Each of the characters who persisted through all six seasons (along with some others, but not all of them by any means) come into contact with one another, especially those whom they have loved in the world of the living, they become aware that they’ve lived in the world of the island, but some of the characters that the viewer finds familiar do not leave the sideways-world for the final reunion.  As the newly-aware spirit of Hurley has an encounter with the spirit of Ana Lucia, one of the Oceanic 815 survivors who died in the second season, she takes the bribe that Hurley offers to free Desmond, Sayid, and Kate.  When Hurley silently motions his confusion, Desmond says to Hurley that she’s “not ready yet” to join the awakened.  At the door of the “church,” Ben Linus watches the others go in but does not himself enter.  When Hurley invites him, he says that he’s got a few things “to work out” before he can come.  Finally, the characters wandering lost (get it?) in this world seem entirely unaware of their previous existences until near-death experiences, physical contact with others from the island, and other moments bring them to the awareness that here, in this world, they can indeed have what the other world denied them.

If that jumble of character-names baffles you, that means that you’ve not watched the show.  Join Netflix, start with season one (the first five seasons are available both as DVD’s and as Internet feeds), and realize what some of us felt like over the last ten years when people discussed Harry Potter novels!

So where Dante’s purgatorial souls need to cleanse their souls so that they only desire God, and where Lewis’s souls in the “grey city” need to extend their desires outward from shadows to reality, the “sideways” souls in LOST need to let go of those things that kept them from connecting with one another in the land of the living, embracing one another so as to replace obsession with community. Folks rightly point out that this is the communitarian thrust of the show, and the marginalization of particular spiritual traditions in the final scene makes the most sense as the natural outgrowth of a universe in which those traditions no longer serve to connect people, a place where a pretender Catholic priest and a mostly-atheistic physician and various devotees of a magical island are not brought together by those powers that transcend the relationships between people but stand secondary to them.

As a parting thought, I have read some commentators on the Internet who worry that the “sideways” world and its last word in the series threatens to render the comings and goings on the island meaningless.  Once again I’d point to Narnia as the inspiration for that relationship between Island and Purgatory.  When Eustace and Jill and the Calormene warrior pass on to be judged by Aslan, their bliss in the world-after does not mean that all that has happened in Narnia is meaningless; it simply means that all of that, just as all of the realities that define Peter’s and Susan’s and Nathan Gilmour’s world, stand not absolutely but in some sense related to Eternity.  Although LOST (to nobody’s surprise) will not even send Ben Linus to whatever would be the equivalent of Hell in that reality, nonetheless Ben’s delay in entering into communion with those whose communion he needs in that Purgatorial existence seems connected to his ruthless and manipulative treatment of other human beings in his quest to connect himself to the Island and to Jacob, whose only concern for him was to ask the dismissive question, “What about you?”.  Ultimately the souls in the Purgatory of LOST, like the souls in the Purgatory of Dante, must suffer greatly before they realize that there is only one desire worthy of enjoying.  For Dante, following Augustine, only God is to be enjoyed.  For LOST, what leads one out of Purgatory is connections to other people.  Purgatory is… OTHER PEOPLE!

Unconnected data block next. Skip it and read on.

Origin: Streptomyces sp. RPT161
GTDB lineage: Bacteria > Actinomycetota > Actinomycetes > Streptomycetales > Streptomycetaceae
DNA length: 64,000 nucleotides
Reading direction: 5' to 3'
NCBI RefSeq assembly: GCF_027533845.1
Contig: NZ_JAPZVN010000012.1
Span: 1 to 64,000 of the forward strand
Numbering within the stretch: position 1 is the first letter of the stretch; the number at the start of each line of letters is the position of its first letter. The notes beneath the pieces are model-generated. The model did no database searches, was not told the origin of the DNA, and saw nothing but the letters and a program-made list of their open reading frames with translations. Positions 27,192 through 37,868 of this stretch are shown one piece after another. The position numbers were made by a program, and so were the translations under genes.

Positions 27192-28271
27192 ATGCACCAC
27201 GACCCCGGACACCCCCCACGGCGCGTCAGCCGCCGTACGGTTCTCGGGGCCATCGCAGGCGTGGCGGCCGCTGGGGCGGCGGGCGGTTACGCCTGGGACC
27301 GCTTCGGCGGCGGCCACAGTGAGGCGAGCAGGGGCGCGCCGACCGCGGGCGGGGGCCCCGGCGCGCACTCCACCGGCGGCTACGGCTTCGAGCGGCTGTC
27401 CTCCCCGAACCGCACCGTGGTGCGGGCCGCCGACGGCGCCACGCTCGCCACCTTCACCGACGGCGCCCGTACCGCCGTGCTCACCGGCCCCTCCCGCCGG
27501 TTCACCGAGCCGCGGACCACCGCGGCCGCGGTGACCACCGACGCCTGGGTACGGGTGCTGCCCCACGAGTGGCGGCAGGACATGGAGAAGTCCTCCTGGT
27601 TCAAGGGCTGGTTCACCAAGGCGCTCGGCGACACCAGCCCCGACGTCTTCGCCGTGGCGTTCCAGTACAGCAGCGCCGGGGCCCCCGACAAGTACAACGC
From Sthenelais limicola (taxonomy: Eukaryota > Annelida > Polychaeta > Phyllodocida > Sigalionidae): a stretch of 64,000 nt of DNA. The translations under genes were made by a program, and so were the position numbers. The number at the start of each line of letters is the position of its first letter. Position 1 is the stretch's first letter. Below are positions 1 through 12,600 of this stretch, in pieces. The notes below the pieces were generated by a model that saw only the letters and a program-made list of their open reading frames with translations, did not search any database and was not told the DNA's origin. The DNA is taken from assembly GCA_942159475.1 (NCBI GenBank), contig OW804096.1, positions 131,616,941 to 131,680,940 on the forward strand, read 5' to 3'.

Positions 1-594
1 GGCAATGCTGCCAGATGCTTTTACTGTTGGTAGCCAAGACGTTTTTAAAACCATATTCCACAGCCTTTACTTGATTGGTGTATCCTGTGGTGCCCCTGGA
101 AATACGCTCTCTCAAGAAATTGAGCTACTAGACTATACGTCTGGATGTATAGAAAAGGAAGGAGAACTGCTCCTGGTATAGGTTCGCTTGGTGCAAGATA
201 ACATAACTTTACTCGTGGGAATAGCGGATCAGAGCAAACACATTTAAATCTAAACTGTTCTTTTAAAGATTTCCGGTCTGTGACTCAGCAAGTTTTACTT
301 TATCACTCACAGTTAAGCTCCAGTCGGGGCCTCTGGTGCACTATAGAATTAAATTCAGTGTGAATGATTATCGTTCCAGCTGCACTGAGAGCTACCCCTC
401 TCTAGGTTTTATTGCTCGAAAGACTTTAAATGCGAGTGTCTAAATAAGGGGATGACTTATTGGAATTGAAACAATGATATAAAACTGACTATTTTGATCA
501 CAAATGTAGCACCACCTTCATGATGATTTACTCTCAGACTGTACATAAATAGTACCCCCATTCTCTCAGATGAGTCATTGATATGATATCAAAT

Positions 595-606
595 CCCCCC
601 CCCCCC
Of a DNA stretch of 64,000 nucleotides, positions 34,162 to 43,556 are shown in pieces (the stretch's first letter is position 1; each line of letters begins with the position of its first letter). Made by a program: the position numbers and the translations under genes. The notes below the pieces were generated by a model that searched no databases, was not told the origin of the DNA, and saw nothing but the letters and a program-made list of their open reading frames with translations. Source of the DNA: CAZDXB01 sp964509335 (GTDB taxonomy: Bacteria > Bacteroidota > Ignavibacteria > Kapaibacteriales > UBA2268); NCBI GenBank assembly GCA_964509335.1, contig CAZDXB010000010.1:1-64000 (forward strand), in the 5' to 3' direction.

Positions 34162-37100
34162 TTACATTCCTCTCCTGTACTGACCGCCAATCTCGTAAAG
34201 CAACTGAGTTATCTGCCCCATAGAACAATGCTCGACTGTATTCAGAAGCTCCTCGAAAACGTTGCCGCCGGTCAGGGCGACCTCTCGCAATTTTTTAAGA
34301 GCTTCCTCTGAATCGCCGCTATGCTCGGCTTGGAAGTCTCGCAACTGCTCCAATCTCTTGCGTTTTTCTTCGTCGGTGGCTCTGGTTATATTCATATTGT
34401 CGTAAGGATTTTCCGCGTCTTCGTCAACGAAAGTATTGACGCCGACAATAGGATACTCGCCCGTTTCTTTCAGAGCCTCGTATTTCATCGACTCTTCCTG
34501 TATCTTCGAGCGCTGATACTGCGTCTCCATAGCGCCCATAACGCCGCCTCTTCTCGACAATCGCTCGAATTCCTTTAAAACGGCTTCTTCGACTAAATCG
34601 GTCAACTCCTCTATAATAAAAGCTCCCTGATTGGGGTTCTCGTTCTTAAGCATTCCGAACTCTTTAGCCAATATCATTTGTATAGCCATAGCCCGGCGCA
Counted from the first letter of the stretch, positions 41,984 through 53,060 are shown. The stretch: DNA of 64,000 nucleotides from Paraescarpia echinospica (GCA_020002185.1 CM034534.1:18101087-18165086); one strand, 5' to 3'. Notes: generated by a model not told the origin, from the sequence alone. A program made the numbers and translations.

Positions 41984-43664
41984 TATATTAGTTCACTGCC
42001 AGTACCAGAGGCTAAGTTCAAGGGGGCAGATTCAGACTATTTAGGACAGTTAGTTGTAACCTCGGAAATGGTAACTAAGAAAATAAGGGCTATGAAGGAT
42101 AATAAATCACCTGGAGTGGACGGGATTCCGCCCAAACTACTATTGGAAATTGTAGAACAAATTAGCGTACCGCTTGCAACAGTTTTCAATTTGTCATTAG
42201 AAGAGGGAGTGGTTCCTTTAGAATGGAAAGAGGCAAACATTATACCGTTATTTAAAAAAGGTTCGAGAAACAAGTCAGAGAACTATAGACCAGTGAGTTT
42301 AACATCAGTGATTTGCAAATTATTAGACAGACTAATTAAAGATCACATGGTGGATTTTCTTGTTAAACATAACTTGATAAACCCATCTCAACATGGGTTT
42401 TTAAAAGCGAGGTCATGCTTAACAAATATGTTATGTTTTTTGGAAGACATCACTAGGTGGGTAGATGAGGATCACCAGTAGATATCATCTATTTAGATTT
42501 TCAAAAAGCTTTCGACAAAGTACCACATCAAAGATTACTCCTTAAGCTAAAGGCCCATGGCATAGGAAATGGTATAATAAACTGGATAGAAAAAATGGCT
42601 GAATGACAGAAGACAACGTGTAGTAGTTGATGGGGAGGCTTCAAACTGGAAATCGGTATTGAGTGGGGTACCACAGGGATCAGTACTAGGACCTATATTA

I don’t know how many of these posts I’m going to write, but this one has been fun, so look for more over the course of the summer.  I should point out now that the real LOST bloggers out there have been writing about the show as it took place, that I’m at most a Johnny-come-lately commentator.  Go look at those blogs for a glimpse at just how complex and fun this series has been, and come back here when you’re ready for another dose of LOST-and-theology musing.

2 thoughts on “LOST: Purgatory is Other People”
  1. Thanks, Nathan. I’ve been trying to put my finger on why this episode made sense to me (I’ve been surrounded by avid watchers furious over those last 15 minutes). I’m gonna send ’em here. If they don’t get the Lewis and Boethius references, then I’ll point out that they probably missed a lot of the point in the other seasons, too.

  2. I’d spent the entire first season convinced that the Island was Purgatory, so I found the show closing the way it did pretty satisfying. Looking forward to future posts.